MILFORD >> The controversial build-out of Silver Sands State Park is one step closer to being halted — at least temporarily — after the state Senate recently unanimously passed a bill spearheaded by state Sen. Gayle Slossberg, D-Milford. If it were passed by the House and signed by the governor, the bill would ensure the state could not pursue the controversial construction project at Silver Sands for at least two years without the approval of city leaders. “The people of Milford don’t want this build-out of their beach, and the state of Connecticut simply cannot afford it,” said Slossberg, who has lobbied to halt the project, estimated to cost $10 million at a time when the state faces a huge budget deficit. “This project was ill-conceived from the start, and I’m glad we were able to put a stop to it. ... People deserve to have a say in what happens to their community, particularly when it comes to major, transformative construction projects like what had been proposed at Silver Sands.”
The bill still must pass in the House and be signed by Gov. Dannel P. Malloy.  Milford’s House delegation, Kim Rose, a Democrat, and Republicans Pam Staneski and Charlie Ferraro, will work for its final passage, according to a press release from Slossberg’s office. The bill passed the Environment Committee in March.  Hundreds of residents had their say more than a year ago at a public information session and made it clear they oppose the work, which would include adding amenities such as a snack bar, bathhouse, storage building for maintenance equipment and booth for collecting a parking fee. There is no parking fee at the 297-acre property overlooking Long Island Sound. The park is uniquely situated next to three residential neighborhoods. One of the major fears of neighbors is that park visitors looking to dodge a new, substantial parking fee would park on residential streets.
Milford residents also railed against the concept of a parking fee, saying it would prohibit some families from using the park.State Department of Energy and Environmental Protection officials said months ago they may consider revisions to the plan based on input, but the overall project, including a parking charge, is likely to go forward.If the park were revamped, fees would likely be the same as at the other state coastal parks, DEEP officials have said.  Those seasonal fees roughly between Memorial Day and Labor Day are $9 plus tax on weekdays for state residents, and $13 plus tax on weekends; and for non-state residents, $15 plus tax during the week and $22 plus tax on weekends.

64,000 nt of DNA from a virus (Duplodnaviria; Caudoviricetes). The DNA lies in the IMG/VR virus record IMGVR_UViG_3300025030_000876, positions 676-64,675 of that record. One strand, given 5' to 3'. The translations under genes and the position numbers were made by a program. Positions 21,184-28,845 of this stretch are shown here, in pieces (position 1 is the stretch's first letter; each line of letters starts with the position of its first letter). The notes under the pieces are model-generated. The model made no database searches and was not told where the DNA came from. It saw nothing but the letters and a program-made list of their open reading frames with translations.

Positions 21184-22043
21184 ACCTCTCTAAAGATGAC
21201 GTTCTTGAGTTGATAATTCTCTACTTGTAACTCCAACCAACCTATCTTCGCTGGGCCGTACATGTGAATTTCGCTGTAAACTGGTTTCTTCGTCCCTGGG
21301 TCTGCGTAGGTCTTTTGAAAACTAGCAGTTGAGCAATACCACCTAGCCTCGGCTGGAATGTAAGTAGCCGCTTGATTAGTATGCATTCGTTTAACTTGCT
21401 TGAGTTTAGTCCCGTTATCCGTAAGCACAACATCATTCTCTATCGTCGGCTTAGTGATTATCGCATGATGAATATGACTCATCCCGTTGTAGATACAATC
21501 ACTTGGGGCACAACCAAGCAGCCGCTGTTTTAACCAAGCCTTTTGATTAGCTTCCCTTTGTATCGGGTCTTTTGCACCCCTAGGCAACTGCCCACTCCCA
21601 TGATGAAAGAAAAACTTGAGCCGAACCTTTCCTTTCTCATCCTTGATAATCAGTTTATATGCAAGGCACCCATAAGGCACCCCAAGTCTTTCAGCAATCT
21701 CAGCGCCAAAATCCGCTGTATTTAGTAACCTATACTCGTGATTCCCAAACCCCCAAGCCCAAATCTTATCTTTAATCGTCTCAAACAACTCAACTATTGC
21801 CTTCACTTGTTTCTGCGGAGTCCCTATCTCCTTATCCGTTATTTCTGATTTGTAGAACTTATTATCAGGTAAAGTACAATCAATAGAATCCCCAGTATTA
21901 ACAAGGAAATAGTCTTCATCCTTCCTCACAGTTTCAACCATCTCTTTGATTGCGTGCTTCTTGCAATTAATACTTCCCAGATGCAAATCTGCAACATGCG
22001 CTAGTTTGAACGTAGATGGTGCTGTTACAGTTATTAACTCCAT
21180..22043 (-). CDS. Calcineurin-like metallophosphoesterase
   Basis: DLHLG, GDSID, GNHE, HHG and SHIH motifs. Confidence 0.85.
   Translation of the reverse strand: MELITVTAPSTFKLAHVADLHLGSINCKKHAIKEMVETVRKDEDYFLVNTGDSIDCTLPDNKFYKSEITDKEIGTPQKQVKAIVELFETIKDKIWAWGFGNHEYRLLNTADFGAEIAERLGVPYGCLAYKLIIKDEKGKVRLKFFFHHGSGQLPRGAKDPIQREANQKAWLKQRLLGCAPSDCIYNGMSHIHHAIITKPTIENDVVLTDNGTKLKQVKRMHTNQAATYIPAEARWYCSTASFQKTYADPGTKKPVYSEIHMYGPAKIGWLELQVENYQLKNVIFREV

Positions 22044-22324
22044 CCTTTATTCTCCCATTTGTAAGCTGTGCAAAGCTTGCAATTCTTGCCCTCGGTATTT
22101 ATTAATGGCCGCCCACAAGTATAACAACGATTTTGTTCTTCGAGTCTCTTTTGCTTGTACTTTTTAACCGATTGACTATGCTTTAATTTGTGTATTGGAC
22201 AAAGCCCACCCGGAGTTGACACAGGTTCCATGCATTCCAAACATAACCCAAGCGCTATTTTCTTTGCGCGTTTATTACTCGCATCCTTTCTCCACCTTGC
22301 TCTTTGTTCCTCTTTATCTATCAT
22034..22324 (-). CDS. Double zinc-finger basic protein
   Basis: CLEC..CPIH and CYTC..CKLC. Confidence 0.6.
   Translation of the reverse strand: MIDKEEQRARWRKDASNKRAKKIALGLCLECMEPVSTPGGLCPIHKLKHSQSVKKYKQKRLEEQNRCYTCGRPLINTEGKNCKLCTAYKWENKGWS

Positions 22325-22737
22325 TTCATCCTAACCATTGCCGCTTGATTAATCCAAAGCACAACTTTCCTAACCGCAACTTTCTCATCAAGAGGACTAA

Construction Group Launches New Highway Work Zone Safety Effort

Fourty-four percent of highway contractors reported that motor vehicles had crashed into their construction work zones during the past year, according to the results of a new highway work zone study conducted by the Associated General Contractors of America. As a result, association officials launched a new national advertising and outreach campaign to urge motorists to stay alert and slow down while driving through highway work zones.
"There is no meeting, email or text that is more important than the safety of workers or motorists," Stephen E. Sandherr, chief executive officer for the association. "It is absolutely essential for every driver to slow down, pay attention and put the phone down while driving through highway work zones."
Sandherr said that 49 percent of contractors who reported work zone crashes on their projects said that motor vehicle operators or passengers were injured, and 13 percent of those crashes involved a driver or passenger fatality. Highway work zone crashes also pose a significant risk for construction workers, Sandherr noted. He said 25 percent of work zone crashes injure construction workers and 11 percent of those crashes kill them.
Work zone crashes also have a pronounced impact on construction schedules and costs, Sandherr said. He noted that 27 percent of contractors reported that work zone crashes during the past year have forced them to temporarily shut down construction activity. Those delays were often lengthy, as 52 percent of those project shutdowns lasted two or more days.